Learn to be more optimistic - today!
Updated: Feb 8, 2021
Do you feel you would like to be a bit more optimistic? Try the following easy strategies. (Plus: Learn to use strategies for nurturing optimism in children)
The COVID-19 crisis is showing us more and more that it is key to stay optimistic, and that optimism may be a crucial factor in how we can navigate the crisis with positive outcomes for ourselves and those around us.
By writing this blog post, I acknowledge the role each of us can play in fostering optimism in ourselves and those around us. When we talk about optimism in this context, it is not just about being optimistic that our country can overcome the crisis (rationally we know the country can overcome it, however, at some cost) but also how we as individuals can be hopeful that, after all, we will see some good outcomes for us personally, as families and as businesses. Optimists have a built-in attitude to be hopeful of positive, favourable and desirable outcomes. As optimists we consider the possibilities of good things happening in life and reflect on the positive aspects of life rather than negative ones. Simon Sinek impressively promoted the infinite mindset (optimistic, growth focused) to his team the other day - we can reinvent ourselves when we have to. We can adapt. With a positive and optimistic outlook, possibilities do stay infinite. Having an optimistic mindset can make a huge difference to how we deal with our own personal challenges during COVID-19. The amazing thing is that researchers have shown that humans can cultivate (in other words: learn) a positive outlook, or optimism.
High levels of optimism have been linked to:
Reduced depression, anxiety, and stress
Physical and emotional health
Increased levels of resilience and coping strategies
Higher levels of self-love and positive regard of others
Ability to hope for a better future and instil that hope in others.
Martin Seligman, an American Psychologist at the University of Pennsylvania, explains that optimism is the cognitive ability to understand the current situation as it is, and work for changing things in favour of ourselves.
So let’s have a look at how we can nurture optimism within ourselves, and others.
Nurture optimism in children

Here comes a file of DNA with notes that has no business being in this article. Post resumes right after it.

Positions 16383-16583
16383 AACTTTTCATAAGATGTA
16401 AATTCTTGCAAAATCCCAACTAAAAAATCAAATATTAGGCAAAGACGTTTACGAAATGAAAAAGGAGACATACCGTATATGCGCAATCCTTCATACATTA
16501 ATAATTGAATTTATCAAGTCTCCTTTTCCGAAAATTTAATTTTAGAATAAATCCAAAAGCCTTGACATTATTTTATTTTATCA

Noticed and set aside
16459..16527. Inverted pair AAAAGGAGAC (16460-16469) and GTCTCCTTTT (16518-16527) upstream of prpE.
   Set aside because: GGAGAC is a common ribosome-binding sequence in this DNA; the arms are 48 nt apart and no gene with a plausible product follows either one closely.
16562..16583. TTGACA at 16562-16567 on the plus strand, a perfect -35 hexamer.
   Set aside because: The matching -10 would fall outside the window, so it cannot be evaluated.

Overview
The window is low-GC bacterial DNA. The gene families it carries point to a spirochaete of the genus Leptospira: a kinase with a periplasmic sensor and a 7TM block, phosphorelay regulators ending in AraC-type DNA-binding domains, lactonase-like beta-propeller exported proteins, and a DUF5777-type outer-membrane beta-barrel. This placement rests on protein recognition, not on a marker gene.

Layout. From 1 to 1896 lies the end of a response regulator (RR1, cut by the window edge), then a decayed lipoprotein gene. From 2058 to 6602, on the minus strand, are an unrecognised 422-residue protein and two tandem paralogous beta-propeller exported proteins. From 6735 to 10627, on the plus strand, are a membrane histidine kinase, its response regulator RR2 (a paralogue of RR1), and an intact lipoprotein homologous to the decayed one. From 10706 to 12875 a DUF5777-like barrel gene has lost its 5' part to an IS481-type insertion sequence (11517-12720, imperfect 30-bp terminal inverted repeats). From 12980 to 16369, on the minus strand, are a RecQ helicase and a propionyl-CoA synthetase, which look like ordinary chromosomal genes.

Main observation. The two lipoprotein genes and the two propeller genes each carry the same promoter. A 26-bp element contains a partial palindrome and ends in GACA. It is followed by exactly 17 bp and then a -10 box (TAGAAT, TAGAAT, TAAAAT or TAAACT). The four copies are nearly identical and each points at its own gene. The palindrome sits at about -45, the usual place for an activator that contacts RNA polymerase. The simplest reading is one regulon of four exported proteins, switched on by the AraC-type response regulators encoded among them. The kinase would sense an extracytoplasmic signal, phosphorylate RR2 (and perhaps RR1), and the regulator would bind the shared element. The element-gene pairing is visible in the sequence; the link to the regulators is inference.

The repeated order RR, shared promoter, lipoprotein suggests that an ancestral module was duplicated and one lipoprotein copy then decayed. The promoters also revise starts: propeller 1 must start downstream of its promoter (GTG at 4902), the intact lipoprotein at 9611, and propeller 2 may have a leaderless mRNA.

Let’s start with our children, is it possible to encourage optimism in children?
Here are some simple strategies that you can start using today to encourage your children to be more optimistic:
Talk about your day and your work, and invite your children to share about their day. Nurture their positive thinking by exchanging simple thoughts about what they liked, what made them feel bad, and maybe discuss how they plan to make the most of the next day.
Model empathetic behaviour by acknowledging your child’s feelings: "I can understand how you feel" or "I would have felt the same if I were you".
Focus on effort
Show appreciation for your children’s efforts, help them believe in themselves and never stop trying.
Reminisce about happier times
Negative thoughts and expressing those thoughts may cause a child to believe that bad times never end. Recalling past experiences, which made the child sad initially, but they overcame eventually and had a good outcome can help them be motivated to positive and hopeful thinking, hallmarks of an optimistic person.
Nurture your own optimism
Do you already have a positive and hopeful attitude, or could nurturing your optimism help you feel more positive and hopeful about the future? First step, take the optimism test to find out!
The Optimism Test is a short online self-assessment that gives an accurate score of your Optimism Quotient: Take the optimism test
If it turns out that you are not yet a confirmed optimist, here are some really simple tips by the Optimistic Movement organisation to steer your mind and thoughts towards more positivity.
If you’d like to go a little bit deeper than that, have a go at Martin Seligman’s Worksheet on Learned Optimism. This worksheet follows the classical A-B-C-D-E model of creating a positive mindset. The A-B-C-D-E is an acronym for:
A – Adversity or paying attention to any adverse incidents, thoughts, and feelings. B – Beliefs and how they get impacted by pessimistic thoughts. C – Consequences of negative thoughts and feelings. D – Dispute or confronting the negative thoughts and attempting to change them. E – Energizing the self to be more optimistic in the future
Seligman’s worksheet contains several situational examples and scenario tests, all of which follow the A-B-C-D-E model. Going through the worksheet can help you challenge your pessimistic self and become a more positive thinker. Try learning optimism now!
In addition to the above, let's not forget about Yoga and optimism! There is a growing body of evidence showing that Yoga can indeed increase the measures of optimism in us and is a great way to improve how we feel about our current situation, looking at it more positively and hopeful.
Optimism can help us build much needed resilience, it teaches us radical acceptance, and motivates us in the form of hope to keep going. Starting with knowing why we feel negative and trying some exercises to get us thinking more positively can plant the seed of optimism within us when there is none, or nurture the already existing but possibly dormant optimism within us.
For even more information on Learned Optimism, read Martin Seligman’s book about “Learned Optimism. How to change your mind and your life.”.
Source for optimism tools here.
(Unwind Yoga Studio is located in Cookham, Maidenhead, in Berkshire)